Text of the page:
NEWSLETTER (No. 9/2005
– September 2005) Editor:Fran Bock
In August 2005, Sheldon Cohen embarked on a visit to his
ancestral homes in Belarus, as well
as Lithuania, Latvia, Estonia and Russia.Like so many others whose ancestors
emigrated from these places, he saw beautiful as well as wrenching sites,
experienced many emotions and took many vivid photographs.
thank him for permitting usto publish his report and photos
of this memorabletrip.
We departed Atlanta,
GA, on the afternoon of Tuesday, August 2nd , arriving in Minsk,
Belarus at on the following day with a short
stop in Frankfurt.
We were met at the airport as
prearranged, and taken to Hotel Minsk,
our residence for the next few days.The hotel was great by Belarus
After checking in and getting
acclimated, we were met at our hotel by our host Yuri Dorn, who is affiliated with the Union of Religious Jewish
Congregations in the Republic of Belarus,
the Jewish Revival Charitable Mission, the Jewish
Heritage Research Group of the Republic
of Belarus.He is also the Co-chairman of the Committee
for the Preservation of the Memory of Holocaust Victims in the Republic
We were joined by
translator/guide Bella Velikovskiai, and Oleg Kosov, of the Jewish Heritage
Research Group of the Republic of Belarus,
who provided a car for our visit.
Our first visit was to the
Minsk Archives to view some of the birth, marriage and death listings for my
ancestors who resided in the area around the city of Mogilev.
It was prearranged that specific volumes would be available for our review,
but in fact, many were incorrectly gathered and the logistics of getting the
correct ones proved too difficult so we cut the visit short.
We went next to the Jewish
Community Center (Minsk Jewish Campus) where we toured the large modern
facility and observed the Jewish renewal programs and displays of wonderful
artwork prepared by its clients.The
director, who was very enthusiastic about what they do here, took us around
and at one point insisted that we take a piece of artwork for a
remembrance.The facility is funded by
the Conference on Jewish Material Claims against Germany,
The American Jewish Joint Distribution Committee, ORT and the Jewish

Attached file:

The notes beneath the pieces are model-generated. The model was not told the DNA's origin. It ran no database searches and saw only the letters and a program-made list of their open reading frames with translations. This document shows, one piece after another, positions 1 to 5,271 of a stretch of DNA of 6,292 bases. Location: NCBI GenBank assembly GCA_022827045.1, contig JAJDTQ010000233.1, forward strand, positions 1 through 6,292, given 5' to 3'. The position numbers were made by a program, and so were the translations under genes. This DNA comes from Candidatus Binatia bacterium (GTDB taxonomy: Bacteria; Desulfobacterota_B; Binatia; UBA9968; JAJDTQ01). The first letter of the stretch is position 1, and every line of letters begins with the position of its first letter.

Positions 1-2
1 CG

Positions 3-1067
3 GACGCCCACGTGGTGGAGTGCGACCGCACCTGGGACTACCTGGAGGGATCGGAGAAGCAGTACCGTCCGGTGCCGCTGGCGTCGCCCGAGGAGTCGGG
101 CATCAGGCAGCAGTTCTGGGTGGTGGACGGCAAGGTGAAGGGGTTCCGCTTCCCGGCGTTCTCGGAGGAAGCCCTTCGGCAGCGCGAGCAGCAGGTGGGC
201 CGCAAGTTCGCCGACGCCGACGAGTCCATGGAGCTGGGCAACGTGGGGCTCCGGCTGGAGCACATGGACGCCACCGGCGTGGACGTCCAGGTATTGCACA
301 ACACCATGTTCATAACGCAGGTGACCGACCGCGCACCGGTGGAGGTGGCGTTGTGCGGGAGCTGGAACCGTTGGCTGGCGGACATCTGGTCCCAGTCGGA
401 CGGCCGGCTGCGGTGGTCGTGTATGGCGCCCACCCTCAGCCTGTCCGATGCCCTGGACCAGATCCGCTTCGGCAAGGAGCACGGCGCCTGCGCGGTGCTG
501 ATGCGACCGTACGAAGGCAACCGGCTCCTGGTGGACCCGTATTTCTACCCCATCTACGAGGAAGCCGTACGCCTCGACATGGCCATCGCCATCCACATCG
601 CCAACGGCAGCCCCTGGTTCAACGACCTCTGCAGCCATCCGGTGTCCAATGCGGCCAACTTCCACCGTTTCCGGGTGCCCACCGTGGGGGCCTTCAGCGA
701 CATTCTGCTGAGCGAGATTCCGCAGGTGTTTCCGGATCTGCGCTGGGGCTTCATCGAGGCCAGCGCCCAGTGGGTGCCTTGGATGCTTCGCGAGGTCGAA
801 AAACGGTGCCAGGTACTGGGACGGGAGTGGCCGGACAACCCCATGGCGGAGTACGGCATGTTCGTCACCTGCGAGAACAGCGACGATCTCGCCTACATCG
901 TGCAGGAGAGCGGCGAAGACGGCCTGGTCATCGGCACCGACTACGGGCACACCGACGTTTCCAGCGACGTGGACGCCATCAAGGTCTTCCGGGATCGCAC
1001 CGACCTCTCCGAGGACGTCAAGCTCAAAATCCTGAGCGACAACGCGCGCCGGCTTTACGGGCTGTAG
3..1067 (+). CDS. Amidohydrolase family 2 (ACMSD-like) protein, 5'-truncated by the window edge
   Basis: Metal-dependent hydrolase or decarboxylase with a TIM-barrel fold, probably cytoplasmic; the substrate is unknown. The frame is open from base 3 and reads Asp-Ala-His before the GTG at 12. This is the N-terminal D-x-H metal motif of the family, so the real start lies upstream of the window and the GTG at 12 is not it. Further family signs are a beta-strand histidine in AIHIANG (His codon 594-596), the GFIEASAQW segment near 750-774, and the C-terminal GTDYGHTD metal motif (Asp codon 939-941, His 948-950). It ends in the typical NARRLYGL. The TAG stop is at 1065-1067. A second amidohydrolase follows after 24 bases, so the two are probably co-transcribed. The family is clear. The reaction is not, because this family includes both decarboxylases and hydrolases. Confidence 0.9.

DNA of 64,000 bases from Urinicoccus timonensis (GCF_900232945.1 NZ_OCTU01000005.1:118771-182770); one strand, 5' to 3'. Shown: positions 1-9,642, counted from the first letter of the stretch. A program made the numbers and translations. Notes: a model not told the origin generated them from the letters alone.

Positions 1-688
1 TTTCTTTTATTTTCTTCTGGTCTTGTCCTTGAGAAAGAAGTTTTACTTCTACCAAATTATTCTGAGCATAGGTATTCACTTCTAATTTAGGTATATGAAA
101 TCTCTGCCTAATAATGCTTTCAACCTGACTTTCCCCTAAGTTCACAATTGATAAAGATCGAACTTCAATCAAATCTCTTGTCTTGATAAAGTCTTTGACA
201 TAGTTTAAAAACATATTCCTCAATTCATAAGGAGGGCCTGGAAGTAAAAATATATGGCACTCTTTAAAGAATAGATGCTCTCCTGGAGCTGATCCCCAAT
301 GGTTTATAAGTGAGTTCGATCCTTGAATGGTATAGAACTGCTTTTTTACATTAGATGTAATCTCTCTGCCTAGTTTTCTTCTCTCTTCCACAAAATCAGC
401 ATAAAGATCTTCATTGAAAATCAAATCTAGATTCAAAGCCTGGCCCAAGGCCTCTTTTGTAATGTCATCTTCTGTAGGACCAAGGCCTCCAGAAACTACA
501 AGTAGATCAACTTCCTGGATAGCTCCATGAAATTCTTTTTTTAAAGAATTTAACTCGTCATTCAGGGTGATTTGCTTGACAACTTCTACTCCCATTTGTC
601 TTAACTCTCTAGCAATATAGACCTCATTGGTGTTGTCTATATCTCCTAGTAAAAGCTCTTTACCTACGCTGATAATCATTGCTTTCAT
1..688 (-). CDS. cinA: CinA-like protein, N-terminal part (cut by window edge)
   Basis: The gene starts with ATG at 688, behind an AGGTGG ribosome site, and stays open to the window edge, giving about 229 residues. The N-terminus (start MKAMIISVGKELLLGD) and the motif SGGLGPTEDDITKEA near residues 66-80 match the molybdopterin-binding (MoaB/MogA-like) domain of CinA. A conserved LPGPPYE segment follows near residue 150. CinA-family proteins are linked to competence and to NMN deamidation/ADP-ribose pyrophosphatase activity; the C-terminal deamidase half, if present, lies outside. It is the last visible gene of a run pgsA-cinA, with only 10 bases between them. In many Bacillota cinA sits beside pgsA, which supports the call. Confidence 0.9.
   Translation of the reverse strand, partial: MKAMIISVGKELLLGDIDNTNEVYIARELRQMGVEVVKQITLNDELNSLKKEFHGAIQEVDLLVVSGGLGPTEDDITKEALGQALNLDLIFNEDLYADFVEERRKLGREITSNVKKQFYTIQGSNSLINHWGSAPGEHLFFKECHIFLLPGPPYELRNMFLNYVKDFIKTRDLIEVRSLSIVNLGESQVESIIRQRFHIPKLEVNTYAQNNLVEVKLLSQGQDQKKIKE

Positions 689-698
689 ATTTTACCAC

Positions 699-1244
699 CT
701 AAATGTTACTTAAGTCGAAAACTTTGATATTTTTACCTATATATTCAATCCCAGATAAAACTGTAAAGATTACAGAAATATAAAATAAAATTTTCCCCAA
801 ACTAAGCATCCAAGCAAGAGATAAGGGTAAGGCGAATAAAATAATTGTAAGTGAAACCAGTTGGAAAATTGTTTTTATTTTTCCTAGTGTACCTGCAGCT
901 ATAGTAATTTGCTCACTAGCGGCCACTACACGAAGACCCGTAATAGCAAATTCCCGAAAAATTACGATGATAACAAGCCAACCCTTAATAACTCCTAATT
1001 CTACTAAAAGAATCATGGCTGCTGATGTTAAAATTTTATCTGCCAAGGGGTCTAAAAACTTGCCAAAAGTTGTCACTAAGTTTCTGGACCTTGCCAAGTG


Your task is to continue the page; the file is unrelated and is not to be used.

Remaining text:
Federations of Atlanta, Philadelphia
We made a short visit to the Museum
of Jewish History where we saw a
large collection of photographs and objects covering the periods before and
during the war.
We ended the day with a great
dinner at Yuri’s home with his wife Irina and
The next morning we toured Minsk
with Bella and Oleg, concentrating on the ghetto area and other Jewish
aspects of the city.We paused at the
Minsk Jewish Ghetto Memorial known as Yama – the pit where 5,000 were murdered on 3/4/42.Along the stairs into the pit is a haunting
procession of larger than life black abstract figures of victims being led to
We next rode the Metro, which
we like to do when in foreign countries.It was grand and sheathed in marble, a hint as to what they will be
like as we progress to Moscow.This was followed by lunch at the Synagogue
where we had soup, salad, baked fish with pasta and dessert, along with the
several members of the needy Jewish community who come there for lunch
Following lunch we drove to the
Museum of Everyday Life and Architecture of the Republic of Belarus located
in the tiny village of Strochitsa along the river Ptich about 12 km from Minsk,
for a glimpse into early life in the region.Here we saw a large collection of 19th Century wooden
structures from around Belarus.Many were furnished and decorated to depict
a specific holiday with appropriate foods on the table.
Next on the agenda was Khatyn, a
hamlet 60 km from Minsk which was
burned with all of its inhabitants in a 1943 Nazi reprisal.The site is now a sobering memorial
centered around a sculpture of YuzifKaminsky, the only survivor.Other aspects include the Graveyard of
Villages which commemorates the Nazi destruction of 185 other Belorusian villages.Concrete posts simulating trees of life commemorate an additional 433
destroyed but rebuilt villages.A